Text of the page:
Japan and South Korea, major trading partners, established their diplomatic ties in 1965 under the Treaty on Basic Relations between Japan and the Republic of Korea. Their relationship has taken a toll over Japan’s use of forced labour during World War II, while South Korean courts recently ordered Japanese firms to compensate victims. Thousands of Koreans were mobilized during 1910-1945 colonial period to work in brutal conditions at various Japanese companies. Tokyo was infuriated by South Korean court decisions which made Japanese apprehensive about the verdict of the court which could undermine the basis of their bilateral relations. 

The protests within Japan and Japanese Government clarified that both the countries had settled all wartime labour issues under the 1965 normalisation treaty.  Japan has further adduced a part of the 1965 treaty that calls for arbitration for disputes that can’t be settled by normal diplomatic means. Moreover,  it rejected a South Korean proposal for a Joint compensation fund to resolve the forced-labor dispute as it seemed a breach of International Law. While, Japan holds that all claims were settled under a 1965 treaty, under which it provided $300 million — $2.4 billion in today’s money and extended $200 million in loans. On the other hand, South Korean courts have said the victims were not compensated for their emotional pain and suffering. 

One of the major reasons for the strained relations between Tokyo and Seoul is the issue of the ‘Comfort Women’ , where hindreds of Korean women were victims of Japan’s wartime sexual slavery. In 2015, Japan and South Korea reached a “final and irreversible” agreement on one of the most painful legacies of the colonial period, under which Tokyo provided 1 billion yen ($9.3 million) to set up a fund to compensate the former so-called “Comfort Women” and Prime Minister Shinzo Abe conveyed an apology. South Korea has also formally dissolved a Japanese-backed foundation meant to resolve this dispute.

Their relations reached a level of animosity  when recently, the Japanese government moved to restrict exports of materials vital to South Korean manufacturers of semiconductors and computer displays. Koreans felt that it was a form of retaliation in regard to the issue of court rulings against Japanese firms, while PM Abe denied all the korean assertions that checks were a form of retaliation. The differing views between the two nations further severed their ties. South Korea also demanded Japan to withdraw tightened curbs imposed on exports of materials for making chips and smartphone displays. Furthermore, it also pledged to help the affected domestic companies.  South Korean chipmakers such as Samsung Electronics Co. and SK Hynix Inc. are likely to be impacted by the decision targeting movements of fluorinated polyimide, resist and hydrogen fluoride. Moon wants Japan to return to its Principle of Free Trade that it has been wanting to implement for a long time. Moreover, he also threatened that he would take responsive and counter measures if South Korean companies were harmed by the restrictions.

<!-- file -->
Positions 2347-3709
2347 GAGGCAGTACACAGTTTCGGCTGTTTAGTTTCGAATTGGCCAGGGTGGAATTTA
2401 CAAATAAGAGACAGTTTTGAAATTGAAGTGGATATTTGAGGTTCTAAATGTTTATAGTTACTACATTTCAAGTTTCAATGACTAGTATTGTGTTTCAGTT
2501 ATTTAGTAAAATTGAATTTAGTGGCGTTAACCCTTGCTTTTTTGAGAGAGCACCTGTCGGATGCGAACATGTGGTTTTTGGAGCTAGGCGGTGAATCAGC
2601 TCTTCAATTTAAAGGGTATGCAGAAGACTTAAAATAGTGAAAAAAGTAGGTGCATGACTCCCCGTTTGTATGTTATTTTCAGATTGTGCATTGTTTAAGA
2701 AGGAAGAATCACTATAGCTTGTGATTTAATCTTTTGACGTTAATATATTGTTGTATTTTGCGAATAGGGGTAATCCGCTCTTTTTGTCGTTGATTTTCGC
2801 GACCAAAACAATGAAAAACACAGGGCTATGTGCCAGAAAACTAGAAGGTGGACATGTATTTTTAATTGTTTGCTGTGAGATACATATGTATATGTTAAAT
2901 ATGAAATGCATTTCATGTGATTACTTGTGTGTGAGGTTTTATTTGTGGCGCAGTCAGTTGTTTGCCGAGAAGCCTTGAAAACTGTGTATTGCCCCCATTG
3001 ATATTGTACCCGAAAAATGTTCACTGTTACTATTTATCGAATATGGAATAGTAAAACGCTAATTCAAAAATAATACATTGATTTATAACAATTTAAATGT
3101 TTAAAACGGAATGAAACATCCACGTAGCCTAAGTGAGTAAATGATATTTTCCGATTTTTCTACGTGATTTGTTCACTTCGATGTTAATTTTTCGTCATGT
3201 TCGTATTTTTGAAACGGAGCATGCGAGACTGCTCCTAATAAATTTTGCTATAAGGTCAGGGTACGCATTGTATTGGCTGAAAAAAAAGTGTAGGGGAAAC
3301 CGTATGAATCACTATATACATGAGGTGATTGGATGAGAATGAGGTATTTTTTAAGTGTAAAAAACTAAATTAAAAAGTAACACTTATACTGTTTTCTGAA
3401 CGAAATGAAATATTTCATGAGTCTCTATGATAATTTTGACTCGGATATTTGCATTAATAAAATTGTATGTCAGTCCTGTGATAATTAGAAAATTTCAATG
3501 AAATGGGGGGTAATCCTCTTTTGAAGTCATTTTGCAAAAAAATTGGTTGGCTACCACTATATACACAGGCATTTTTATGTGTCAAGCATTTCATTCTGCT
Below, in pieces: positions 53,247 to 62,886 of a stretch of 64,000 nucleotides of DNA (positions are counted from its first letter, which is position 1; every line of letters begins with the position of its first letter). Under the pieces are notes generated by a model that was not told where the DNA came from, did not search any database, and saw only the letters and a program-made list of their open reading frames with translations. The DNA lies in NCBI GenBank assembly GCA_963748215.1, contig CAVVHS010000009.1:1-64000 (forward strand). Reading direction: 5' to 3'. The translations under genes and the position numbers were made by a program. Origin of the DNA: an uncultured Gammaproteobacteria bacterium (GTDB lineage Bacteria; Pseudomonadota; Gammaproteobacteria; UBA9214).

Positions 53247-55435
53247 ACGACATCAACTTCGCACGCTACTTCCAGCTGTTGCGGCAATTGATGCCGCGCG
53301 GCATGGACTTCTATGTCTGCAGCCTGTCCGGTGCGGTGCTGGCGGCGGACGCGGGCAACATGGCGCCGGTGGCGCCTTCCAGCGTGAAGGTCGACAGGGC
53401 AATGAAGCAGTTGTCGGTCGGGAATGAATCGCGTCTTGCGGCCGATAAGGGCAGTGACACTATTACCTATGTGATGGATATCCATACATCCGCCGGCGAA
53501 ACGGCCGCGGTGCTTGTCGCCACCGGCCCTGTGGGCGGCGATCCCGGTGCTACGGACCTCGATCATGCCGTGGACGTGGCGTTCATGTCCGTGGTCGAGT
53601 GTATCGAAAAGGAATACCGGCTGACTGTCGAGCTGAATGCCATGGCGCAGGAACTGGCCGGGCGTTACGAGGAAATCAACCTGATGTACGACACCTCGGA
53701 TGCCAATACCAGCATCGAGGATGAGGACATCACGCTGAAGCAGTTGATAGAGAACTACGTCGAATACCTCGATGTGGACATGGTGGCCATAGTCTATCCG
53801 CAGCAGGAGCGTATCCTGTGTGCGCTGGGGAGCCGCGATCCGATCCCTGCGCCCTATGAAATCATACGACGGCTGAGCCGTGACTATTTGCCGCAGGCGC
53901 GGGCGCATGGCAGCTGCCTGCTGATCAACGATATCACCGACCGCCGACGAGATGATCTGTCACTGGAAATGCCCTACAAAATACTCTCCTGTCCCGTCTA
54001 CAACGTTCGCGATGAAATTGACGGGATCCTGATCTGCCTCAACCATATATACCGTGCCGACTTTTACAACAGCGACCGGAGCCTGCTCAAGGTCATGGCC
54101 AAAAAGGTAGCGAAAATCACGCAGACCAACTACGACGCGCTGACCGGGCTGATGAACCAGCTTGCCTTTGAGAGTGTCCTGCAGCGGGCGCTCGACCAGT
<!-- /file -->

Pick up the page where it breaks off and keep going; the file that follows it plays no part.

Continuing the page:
This rising animosity has a great potential to affect the ability of the two nations to counter regional threats from China and North korea. The cooperation between Seoul and Tokyo is vital in the process of Denuclearisation of the Korean Peninsula even though Japan does not have much say in it. During the G-20 Summit held in Osaka in June, Moon and Abe failed to hold one on one meeting, while Abe felt that South Korea has to face the burden of resolving the issue of forced labour. Moon said in a meeting that “if the Japanese move causes ‘actual damage’ to South Korean companies, Seoul would have no choice but to take necessary action”. Countries seem to be worried about the moves which restrict trade between companies for political reasons. Seoul further rejected Tokyo’s proposal of Third-party arbitration. 

Seoul has also decided to bring the dispute to a meeting of the World Trade Organisation (WTO) General Council. If this dispute continues for a long time, it could certainly disrupt the global electronics supply chain. Furthermore, these disruptions may directly hit Apple, Huawei and Sony among others in the production of smartphones, computers and televisions. Cordial relations between the two nations are of importance as both are strong US military allies and major trading partners. Since PM Abe remains in power until 2021 after the Upper House Elections in the month of July, and President Moon is dealing with the shrinking economy, it is rather fascinating to see this matter as domestic political dynamics and unresolved historical issues.

Image credit: Heo Ran/REUTERS

The views and opinions expressed in this article are those of the author and do not necessarily reflect the official policy or position of The Geopolitics.